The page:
Beach House Turn Up the Silence

Beach House are, mostly, well-understood by now.  We expect them to craft heavenly dream pop that’s less noisy than classic shoegaze but not as sparsely bleak as all-time mopers like Red House Painters.  As they’ve proved before on songs like ‘Myth’ and ‘Lazuli,’ they represent another in a long and distinguished line of bands who make melancholy majestic.  There will always be room for artists like this, in whose hands nothing can sound too uninviting.

But Depression Cherry, the group’s new album, shifts their style in not insignificant ways.  They’ve decided to pull everything back, to reduce the noise, clutter, and drama; and the new approach feels perfect.  This album doesn’t aim for full-on catharsis, but rather the kind of elegiac chilliness that awakens your most profound thoughts.

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This is music designed to be heard while lying on your bed, watching the snow fall outside your window at night.  They capture the sentimentality of cold landscapes even better than before, so much so that this might be the most appropriate representation of wintry music I’ve ever heard—and I’ve heard a lot, and kind of can’t believe I’m saying that.  Soothing but not flimsy, nostalgic but modern, this album has the remarkable ability to make you give yourself over to it.  Few records are so good at compelling you to shut up, drop everything, and just listen.  In an age of distractions and multi-tasking, it feels awe-inspiring.  Everything else recedes from consciousness under its power.  If I’d heard this album during the dark days of my senior year of high school, I might have never left my bed.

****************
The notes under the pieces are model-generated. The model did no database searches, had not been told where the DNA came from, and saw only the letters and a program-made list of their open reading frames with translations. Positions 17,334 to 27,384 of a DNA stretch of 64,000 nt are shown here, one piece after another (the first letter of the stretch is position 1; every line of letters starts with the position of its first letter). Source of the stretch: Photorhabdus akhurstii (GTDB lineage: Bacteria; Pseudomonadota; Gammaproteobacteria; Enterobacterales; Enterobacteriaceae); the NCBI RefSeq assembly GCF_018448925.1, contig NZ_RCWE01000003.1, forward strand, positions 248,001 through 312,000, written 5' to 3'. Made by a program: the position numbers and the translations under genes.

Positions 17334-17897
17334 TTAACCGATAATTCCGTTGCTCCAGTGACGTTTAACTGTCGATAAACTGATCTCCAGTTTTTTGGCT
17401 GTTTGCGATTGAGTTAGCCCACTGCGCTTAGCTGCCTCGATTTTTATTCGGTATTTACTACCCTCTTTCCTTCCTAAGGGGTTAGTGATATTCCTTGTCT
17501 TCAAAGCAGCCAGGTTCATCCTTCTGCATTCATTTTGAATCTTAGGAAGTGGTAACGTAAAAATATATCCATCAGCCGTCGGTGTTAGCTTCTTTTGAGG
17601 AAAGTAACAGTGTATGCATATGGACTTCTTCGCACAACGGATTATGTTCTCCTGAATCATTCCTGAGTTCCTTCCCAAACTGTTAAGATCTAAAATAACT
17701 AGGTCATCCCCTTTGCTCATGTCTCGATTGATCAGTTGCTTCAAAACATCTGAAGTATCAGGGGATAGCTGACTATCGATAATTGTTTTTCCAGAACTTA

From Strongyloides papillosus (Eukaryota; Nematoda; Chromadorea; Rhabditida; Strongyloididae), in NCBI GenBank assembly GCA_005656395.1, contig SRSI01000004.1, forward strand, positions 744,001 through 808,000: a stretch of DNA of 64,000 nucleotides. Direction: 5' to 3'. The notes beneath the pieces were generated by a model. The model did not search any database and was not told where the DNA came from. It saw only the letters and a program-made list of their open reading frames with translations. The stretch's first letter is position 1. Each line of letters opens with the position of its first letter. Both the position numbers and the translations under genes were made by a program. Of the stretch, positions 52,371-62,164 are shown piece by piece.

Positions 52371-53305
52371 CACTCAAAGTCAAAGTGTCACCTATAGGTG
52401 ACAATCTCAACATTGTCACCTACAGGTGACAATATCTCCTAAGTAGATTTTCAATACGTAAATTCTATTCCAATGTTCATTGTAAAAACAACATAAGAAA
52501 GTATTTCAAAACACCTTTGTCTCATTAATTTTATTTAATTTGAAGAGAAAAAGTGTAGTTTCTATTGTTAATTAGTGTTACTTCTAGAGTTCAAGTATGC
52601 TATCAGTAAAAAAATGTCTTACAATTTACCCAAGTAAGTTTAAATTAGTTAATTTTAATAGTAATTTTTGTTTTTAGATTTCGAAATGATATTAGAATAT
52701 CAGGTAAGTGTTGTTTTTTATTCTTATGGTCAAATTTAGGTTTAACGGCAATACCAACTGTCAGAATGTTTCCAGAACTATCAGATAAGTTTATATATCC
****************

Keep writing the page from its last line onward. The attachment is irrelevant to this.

Guitars glide effortlessly along the smooth frozen lakes of tracks like ‘PPP’ and ‘Beyond Love.’  Synths dance around the edges, more than anything amplifying the empty space in between the instruments—one of the key differences compared to previous BH works.  For example, on engrossing opener ‘Levitation,’ the icy sounds echo against emptiness, to disquieting effect; when lead singer Victoria Legrand says she wants to take us “where the unknown will surround you,” we implicitly accept.

Soothing but not flimsy, nostalgic but modern, this album has the remarkable ability to make you give yourself over to it.  Few records are so good at compelling you to shut up, drop everything, and just listen.  Everything else recedes from consciousness under its power.

There’s an offbeat poignancy to her ruminations on loss, love, and the passage of time: “The universe is riding off with you” sounds like the most depressing reflection of a lost past.  For example, ‘Beyond Love’ sounds fairly poppy and accessible, but she gives it added romanticism and danger right from the beginning, declaring, “The first thing I’m gonna do before I get into your house / I’m gonna tear off all the petals from the rose that’s in your mouth.”

Mostly, Beach House are just introducing ideas and images and letting you project from there.  This laconism can feel like a limitation; they ask you to fill in a lot of detail, and you just want them to guide you a little further.  But their reticence is simultaneously essential for the music to convey what it does.  The lyrics have to remain vague enough to keep the participants in the songs as abstractions.  Too much specificity would break the spell and take you out of your own thoughts, back to reality.